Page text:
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Rosalind Cummings-Yeates

guitarist, songwriter, producer, and photographer, was born in London, England, the oldest of three children, to James Reid, a postal worker, and Mary Elizabeth, a hospital worker. His parents had emigrated from the Caribbean island of Montserrat, but anti-immigrant sentiments prompted them to leave London for New York when Reid was two years old. Living in Brooklyn, Reid attended St. Gregory's Catholic School, where he demonstrated an interest in art and drawing. He also seemed fascinated with music, and his parents exposed him to a broad spectrum of their favorites—from calypso, to James Brown, to the Beatles, and the Dave Clark Five By the time he reached Brooklyn Technical High School focusing on industrial design Reid enjoyed an eclectic musical mix of rock blues jazz and R B An after school jazz workshop intensified his interest in music and he began ...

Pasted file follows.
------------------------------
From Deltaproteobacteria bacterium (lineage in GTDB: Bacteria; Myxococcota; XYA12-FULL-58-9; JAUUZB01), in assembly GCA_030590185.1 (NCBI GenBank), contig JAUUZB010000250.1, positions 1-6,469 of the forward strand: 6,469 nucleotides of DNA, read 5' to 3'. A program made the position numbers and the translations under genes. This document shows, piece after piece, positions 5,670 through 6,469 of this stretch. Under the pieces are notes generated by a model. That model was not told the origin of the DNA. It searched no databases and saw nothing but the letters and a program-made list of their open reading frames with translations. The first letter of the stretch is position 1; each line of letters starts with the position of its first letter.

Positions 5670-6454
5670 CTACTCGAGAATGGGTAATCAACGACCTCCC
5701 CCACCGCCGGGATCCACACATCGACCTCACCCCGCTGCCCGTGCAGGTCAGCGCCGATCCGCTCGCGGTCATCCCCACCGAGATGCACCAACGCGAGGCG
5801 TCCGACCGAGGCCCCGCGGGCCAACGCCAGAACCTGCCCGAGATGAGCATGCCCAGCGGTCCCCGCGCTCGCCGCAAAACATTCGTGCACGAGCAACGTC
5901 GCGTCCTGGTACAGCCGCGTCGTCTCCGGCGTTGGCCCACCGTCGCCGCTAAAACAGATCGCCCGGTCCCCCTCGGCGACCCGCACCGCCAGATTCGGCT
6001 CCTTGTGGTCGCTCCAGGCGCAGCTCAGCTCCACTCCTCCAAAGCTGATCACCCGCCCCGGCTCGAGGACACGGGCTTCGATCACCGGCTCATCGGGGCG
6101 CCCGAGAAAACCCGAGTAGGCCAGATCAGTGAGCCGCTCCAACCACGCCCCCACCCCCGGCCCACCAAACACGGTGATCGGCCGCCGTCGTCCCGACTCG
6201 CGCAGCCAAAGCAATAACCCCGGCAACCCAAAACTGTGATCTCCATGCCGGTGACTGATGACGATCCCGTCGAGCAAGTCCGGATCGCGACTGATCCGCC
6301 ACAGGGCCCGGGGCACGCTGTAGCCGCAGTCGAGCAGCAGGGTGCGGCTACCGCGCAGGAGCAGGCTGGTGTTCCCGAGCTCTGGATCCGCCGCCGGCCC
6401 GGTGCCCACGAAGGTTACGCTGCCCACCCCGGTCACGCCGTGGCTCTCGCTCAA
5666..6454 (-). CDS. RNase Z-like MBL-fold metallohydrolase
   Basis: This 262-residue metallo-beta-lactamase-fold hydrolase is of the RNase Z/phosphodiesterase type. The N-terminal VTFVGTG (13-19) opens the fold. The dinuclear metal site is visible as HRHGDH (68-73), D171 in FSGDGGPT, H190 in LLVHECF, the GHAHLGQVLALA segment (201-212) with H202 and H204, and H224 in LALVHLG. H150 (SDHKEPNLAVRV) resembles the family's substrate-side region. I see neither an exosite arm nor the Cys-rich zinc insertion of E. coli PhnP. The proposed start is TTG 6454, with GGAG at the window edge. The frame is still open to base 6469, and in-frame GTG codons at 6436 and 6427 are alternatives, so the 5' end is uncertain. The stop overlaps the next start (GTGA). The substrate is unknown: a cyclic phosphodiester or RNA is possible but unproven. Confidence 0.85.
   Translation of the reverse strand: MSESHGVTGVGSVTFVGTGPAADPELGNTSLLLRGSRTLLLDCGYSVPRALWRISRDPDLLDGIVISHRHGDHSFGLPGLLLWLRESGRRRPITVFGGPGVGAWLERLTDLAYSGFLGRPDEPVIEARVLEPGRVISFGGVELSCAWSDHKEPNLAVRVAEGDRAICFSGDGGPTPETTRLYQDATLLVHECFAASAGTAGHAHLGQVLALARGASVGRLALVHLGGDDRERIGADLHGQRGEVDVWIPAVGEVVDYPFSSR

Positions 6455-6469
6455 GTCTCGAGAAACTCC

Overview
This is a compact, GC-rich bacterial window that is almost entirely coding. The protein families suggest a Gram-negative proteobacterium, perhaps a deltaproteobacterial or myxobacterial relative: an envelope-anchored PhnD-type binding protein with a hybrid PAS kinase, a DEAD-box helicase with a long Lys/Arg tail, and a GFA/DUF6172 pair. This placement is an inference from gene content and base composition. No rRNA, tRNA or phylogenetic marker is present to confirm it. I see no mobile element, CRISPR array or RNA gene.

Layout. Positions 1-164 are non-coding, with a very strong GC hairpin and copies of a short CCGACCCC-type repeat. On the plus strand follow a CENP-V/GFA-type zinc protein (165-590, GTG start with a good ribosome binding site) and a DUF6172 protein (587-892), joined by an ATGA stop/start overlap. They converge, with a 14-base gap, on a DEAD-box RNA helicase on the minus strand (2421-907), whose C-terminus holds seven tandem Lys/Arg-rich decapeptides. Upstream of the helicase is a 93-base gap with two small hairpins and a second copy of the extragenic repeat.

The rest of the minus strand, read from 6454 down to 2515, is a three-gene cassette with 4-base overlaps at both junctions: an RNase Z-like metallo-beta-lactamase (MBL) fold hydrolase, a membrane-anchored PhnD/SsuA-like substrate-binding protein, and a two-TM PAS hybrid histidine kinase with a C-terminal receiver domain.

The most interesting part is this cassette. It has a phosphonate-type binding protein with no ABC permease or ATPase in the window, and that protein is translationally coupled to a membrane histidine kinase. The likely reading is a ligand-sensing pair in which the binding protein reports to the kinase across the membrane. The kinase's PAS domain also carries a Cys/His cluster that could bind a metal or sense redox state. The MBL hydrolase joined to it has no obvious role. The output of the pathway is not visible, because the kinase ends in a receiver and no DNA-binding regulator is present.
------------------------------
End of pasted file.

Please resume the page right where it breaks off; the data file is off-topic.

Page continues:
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Barbara A. Seals Nevergold

minister, musician, and photographer, was born in Bayou Rapides, Louisiana, to Irene Lair and Giuseppe “Joe” Nasello. Nasello, who immigrated to the United States from his native Sicily in 1901, owned a dry goods store in Alexandria, Louisiana, that Willie remembered visiting with his mother from time to time. However, Joe Nasello had another family, and given the mores of the time, “Papa” Joe never acknowledged the two children he fathered with Irene. (A daughter, Alice, was born in 1912.) Although Joe Nasello lived until 1958, it appears that father and son never met face to face nor openly acknowledged their relationship. Seals talked freely yet sparingly of his paternity, and he jokingly noted to his children that he was an “Italian.”

According to Willie, “Seals” was a made-up name that he took from Lucille Ceil a favorite grade school teacher ...